Alumni network: the School has a strong international and diverse alumni community, with more than 20,000 alumni in over 180 countries.

MSc vs. BSc: undertaking an MSc is an excellent opportunity to develop in-depth specialist knowledge in your chosen topic and enhance your skills in scientific research. Postgraduate qualifications are increasingly sought after by clinicians and possessing a Masters qualification can assist you in your future career progression.

Find out how to apply here - http://www.lshtm.ac.uk/study/masters/msphhp.html#sixth

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If you are interested in solving societally relevant, complex health issues, then Wageningen is the place to be! In the specialisation Health and Society students become context-sensitive experts in the domains of science and health promotion. Read more

MSc Health and Society Specialisation

If you are interested in solving societally relevant, complex health issues, then Wageningen is the place to be! In the specialisation Health and Society students become context-sensitive experts in the domains of science and health promotion. Health and Society studies the social and behavioural aspects of health and health promotion, but also other factors that affects health, for instance the organization of the food system and the interaction between individuals and the physical environment.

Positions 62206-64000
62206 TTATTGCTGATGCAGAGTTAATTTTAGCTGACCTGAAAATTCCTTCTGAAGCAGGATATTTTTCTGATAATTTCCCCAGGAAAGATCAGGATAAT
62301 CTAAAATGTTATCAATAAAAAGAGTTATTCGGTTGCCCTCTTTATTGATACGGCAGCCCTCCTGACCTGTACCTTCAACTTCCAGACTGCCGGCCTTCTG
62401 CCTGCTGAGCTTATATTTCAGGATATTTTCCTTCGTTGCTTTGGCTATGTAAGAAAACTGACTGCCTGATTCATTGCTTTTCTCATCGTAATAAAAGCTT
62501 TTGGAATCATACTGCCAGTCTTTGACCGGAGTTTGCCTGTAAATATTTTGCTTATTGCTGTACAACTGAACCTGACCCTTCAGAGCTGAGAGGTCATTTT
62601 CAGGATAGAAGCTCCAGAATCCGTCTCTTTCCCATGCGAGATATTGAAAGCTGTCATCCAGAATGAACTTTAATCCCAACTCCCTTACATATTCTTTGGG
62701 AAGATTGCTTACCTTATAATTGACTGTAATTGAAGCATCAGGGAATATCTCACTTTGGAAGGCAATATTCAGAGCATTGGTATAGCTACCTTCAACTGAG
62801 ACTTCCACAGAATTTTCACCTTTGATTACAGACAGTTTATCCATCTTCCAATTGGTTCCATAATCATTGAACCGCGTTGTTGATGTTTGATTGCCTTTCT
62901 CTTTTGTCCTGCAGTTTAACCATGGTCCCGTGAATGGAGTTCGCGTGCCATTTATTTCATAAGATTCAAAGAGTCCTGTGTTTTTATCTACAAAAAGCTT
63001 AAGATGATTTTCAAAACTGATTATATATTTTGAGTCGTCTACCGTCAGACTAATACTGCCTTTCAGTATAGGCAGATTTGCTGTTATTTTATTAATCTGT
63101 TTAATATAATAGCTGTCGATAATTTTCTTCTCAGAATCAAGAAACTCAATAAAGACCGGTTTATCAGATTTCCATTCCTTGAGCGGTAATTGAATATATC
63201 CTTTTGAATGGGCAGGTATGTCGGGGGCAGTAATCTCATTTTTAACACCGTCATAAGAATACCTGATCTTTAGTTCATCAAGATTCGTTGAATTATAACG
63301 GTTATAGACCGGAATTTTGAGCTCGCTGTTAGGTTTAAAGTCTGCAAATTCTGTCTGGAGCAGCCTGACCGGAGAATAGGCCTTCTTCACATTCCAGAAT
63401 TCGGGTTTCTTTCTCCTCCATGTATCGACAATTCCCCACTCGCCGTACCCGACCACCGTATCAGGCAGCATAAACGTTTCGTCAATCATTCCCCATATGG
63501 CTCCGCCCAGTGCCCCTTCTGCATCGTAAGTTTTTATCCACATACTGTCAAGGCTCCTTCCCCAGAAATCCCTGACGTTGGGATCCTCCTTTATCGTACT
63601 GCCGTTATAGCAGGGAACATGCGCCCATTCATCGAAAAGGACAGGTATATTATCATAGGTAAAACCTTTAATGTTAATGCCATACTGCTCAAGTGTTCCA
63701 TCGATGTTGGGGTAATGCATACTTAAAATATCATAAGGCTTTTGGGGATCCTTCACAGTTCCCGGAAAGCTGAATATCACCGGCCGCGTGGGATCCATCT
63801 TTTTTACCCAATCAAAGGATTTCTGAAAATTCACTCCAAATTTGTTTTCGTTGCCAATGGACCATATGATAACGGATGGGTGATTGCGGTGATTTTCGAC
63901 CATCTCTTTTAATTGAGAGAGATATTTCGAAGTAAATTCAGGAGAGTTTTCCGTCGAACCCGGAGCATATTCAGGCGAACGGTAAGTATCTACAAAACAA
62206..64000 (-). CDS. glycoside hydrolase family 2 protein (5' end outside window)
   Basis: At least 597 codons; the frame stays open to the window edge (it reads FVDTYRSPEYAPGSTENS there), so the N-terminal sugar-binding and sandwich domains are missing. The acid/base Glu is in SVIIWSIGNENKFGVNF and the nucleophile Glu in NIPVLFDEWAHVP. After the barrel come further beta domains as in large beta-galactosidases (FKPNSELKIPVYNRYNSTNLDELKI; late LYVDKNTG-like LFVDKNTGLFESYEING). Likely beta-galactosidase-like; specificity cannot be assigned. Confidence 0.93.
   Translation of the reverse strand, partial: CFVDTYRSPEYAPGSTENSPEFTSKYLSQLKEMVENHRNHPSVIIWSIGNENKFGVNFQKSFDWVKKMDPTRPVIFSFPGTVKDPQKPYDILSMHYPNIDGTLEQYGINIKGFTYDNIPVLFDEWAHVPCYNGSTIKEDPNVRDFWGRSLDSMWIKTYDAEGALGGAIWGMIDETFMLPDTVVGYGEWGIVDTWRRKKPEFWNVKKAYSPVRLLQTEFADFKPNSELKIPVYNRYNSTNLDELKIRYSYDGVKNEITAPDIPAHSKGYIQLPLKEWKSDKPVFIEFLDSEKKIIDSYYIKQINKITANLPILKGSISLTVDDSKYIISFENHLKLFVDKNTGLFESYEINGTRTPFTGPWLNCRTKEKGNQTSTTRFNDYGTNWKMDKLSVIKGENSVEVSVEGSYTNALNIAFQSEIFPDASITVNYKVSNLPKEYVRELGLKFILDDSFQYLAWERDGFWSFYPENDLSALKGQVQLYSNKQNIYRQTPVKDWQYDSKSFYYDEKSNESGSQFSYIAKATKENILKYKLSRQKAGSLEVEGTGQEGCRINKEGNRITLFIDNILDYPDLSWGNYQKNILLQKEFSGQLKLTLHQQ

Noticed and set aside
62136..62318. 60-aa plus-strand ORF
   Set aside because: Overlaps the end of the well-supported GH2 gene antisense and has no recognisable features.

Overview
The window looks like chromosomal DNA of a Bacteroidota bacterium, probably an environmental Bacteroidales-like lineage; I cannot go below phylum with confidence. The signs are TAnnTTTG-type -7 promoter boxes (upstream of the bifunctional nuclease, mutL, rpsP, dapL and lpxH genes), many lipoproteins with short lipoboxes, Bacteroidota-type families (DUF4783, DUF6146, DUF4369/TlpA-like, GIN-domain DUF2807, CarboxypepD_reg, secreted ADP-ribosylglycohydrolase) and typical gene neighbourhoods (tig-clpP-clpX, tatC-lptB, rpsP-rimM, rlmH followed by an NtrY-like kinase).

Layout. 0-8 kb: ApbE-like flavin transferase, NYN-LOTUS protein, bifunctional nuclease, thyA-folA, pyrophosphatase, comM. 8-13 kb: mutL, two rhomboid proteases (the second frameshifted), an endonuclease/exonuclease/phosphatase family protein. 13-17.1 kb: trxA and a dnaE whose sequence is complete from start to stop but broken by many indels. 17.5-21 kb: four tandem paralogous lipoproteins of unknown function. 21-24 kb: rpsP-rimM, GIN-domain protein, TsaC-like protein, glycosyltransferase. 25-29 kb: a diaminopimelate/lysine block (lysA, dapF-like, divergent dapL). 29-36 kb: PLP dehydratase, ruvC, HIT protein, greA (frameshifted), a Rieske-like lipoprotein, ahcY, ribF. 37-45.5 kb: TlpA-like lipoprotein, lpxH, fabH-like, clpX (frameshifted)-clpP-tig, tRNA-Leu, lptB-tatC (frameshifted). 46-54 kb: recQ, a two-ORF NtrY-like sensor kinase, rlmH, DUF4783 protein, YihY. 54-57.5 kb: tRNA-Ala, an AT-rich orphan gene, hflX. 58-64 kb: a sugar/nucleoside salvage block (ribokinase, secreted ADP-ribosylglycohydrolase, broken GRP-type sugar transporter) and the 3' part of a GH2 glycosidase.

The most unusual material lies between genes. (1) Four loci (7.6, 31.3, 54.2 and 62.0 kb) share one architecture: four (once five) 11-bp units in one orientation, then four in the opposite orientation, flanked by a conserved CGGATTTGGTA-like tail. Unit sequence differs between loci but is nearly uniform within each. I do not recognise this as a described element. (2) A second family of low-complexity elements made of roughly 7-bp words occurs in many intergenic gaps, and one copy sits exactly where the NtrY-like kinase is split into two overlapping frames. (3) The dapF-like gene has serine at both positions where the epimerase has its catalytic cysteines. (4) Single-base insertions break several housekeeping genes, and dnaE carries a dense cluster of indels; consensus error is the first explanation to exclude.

Programme summary

Health is a resource that enables people to lead an individually, socially and economically productive life. For many centuries, the care for individual and population health has been the domain of medical sciences. However, it is widely acknowledged that contemporary health problems are complex and cannot be solved by simply extending existing health services. Chronic illnesses such as cardiovascular disease, cancer and diabetes are important contributors to the burden of disease; as are communicable diseases such as HIV/AIDS and other sexually transmittable diseases.

There is no single cause to such health problems. Biological factors aside, lifestyle and the social and physical environment are major contributors in both a positive and negative way. Many diseases are related to the way in which people behave and take care of their own health, for example, substance abuse (smoking, alcohol, drugs), nutrition, physical exercise, and sexual behaviour. Lifestyles are often rooted in the social environment of family and friends, the neighbourhood, and the school and working environment. Aspects of the physical environment also affect individual and population health including housing conditions, environmental pollution, the availability of green space, and the availability and accessibility of health services. Moreover, societal changes, such as demography (e.g. aging populations, single parent families), consumption patterns, communication technology developments, globalisation and commercialisation influence the health status of individuals and populations.